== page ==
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Awards and Honors

MIT's web site was ranked #1 among university web sites by the Chronicle of Higher Education in May. According to Suzana Lisanti, MIT's campus-wide information systems facilitator, the Institute's offical web server was accessed 16,131,009 times by an estimated 1.9 million people that month. This includes requests for everything from the MIT home page to those for departments, offices and personal web pages. These "hits" came from 639,861 unique addresses. The schools whose sites were second and third for most visits in May were the University of Illinois at Urbana-Champaign and the University of Michigan.

Apollo Professor of Astronautics Laurence R. Young was awarded the 1998 Betty and David Koetser Memorial Prize by the Koetser Foundation for Brain Research in Zurich, Switzerland, on May 19. The award recognizes Professor Young's "fundamental contributions to the aerospace medical field, in particular to the study of vestibular functions and the mechanisms underlying visually-induced motion effects."

In March, Dr. Cynthia Stevens became the sixth woman to be inducted into the American Academy of Dental Science, the 100-member Academy founded by Oliver Wendell Holmes in 1867. Dr. Stevens, who holds DDS and MPH degrees, has been with MIT Medical's Dental Service since 1979. She is the second African-American woman to become a member of the Academy.

Professor Krzysztof Wodiczko of architecture has won the fourth Hiroshima Art Prize from Hiroshima City, Japan. The prize, which is awarded every three years, is given to an artist whose work not only demonstrates high achievement in international contemporary art, but has also contributed to world peace. Professor Wodiczko was director of the Center for Advanced Visual Studies (CAVS) from 1995-96 and is now head of the Interrogative Design Group in CAVS.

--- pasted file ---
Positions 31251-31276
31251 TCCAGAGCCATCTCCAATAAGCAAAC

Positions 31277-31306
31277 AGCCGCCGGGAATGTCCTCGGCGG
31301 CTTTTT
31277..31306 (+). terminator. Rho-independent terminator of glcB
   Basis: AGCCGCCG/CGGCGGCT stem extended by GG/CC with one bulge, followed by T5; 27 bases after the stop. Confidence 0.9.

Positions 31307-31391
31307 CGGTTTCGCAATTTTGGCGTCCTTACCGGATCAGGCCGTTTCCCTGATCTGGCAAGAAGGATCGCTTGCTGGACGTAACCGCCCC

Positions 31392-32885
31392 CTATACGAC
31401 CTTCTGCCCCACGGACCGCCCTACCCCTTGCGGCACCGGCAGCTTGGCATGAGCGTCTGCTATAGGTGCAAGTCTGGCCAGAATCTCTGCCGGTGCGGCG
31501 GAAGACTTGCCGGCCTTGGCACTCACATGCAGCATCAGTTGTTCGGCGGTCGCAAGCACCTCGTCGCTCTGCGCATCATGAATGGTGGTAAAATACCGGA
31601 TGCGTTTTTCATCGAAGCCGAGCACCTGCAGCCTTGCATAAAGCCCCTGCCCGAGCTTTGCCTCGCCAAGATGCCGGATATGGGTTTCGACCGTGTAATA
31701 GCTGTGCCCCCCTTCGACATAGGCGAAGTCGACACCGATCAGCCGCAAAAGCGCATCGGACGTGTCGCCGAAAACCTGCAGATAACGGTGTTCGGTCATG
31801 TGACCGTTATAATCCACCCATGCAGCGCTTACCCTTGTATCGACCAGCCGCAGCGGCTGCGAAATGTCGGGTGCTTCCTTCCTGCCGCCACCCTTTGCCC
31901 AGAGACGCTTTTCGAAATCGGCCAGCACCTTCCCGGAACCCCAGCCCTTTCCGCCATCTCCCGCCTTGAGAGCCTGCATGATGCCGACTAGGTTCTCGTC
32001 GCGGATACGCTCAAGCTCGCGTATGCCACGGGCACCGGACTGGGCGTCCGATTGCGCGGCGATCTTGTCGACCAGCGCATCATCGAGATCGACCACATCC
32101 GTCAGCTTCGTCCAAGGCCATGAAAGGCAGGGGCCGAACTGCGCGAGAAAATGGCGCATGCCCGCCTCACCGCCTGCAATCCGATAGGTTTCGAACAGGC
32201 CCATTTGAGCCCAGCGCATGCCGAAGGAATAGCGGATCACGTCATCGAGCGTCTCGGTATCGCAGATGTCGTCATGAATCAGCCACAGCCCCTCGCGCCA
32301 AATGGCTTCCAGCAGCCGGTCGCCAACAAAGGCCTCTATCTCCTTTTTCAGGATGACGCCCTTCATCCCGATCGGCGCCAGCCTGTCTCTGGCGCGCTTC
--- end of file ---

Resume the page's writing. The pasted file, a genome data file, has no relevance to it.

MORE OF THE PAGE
This fall, he will create a projection onto Bunker Hill Monument in Charlestown, as part of Let Freedom Ring, the inaugural exhibition of ICA/Vita Brevis, a public art installation by Boston's Institute of Contemporary Art. An exhibition of Wodiczko's work will be held at the Hiroshima City Museum of Art in 1999.

Earl Miller, assistant professor in the Department of Brain and Cognitive Sciences, has been named a winner in the 1998 John Merck Fund Scholars Program. He and two other recipients will receive $240,000 over a four-year period. The program seeks "to encourage gifted young scientists to focus on the problems of the mentally handicapped and emotionally disturbed child," said the fund's chairman, Francis Hatch. Professor Miller was selected for his research on the neural basis of working memory and cognition.

David Epstein, professor emeritus in music and theater arts, has been named Senior Fellow in the Arts and Humanities by Philip S. Khoury, dean of the School of Humanities and Social Sciences. The announcement was made by Dean Khoury at a reception following Epstein's farewell performance with the MIT Symphony on March 14.

Jay W. Forrester, professor emeritus and senior lecturer at the Sloan School of Management, is the 1998 recipient of the Com-puterworld Smithsonian Program's Price Waterhouse Leadership Award for Lifetime Achievement. A record of Professor Forrester's life and career will join those of other information technology leaders in the permanent research collection on information technology at the Smithsonian's National Museum of American History.

Professor Forrester invented random-access, coincident-current and magnetic-core computer memory. As one of the founders of MIT's Servomechanisms Laboratory, he designed feedback-control equipment for military guns and radar. He also headed design of the SAGE air defense system installed in North America. He is now supervising a group of undergraduates who are creating systems dynamics materials as a basis for much that is taught in kindergarten through high school.

A version of this article appeared in MIT Tech Talk on July 15, 1998.

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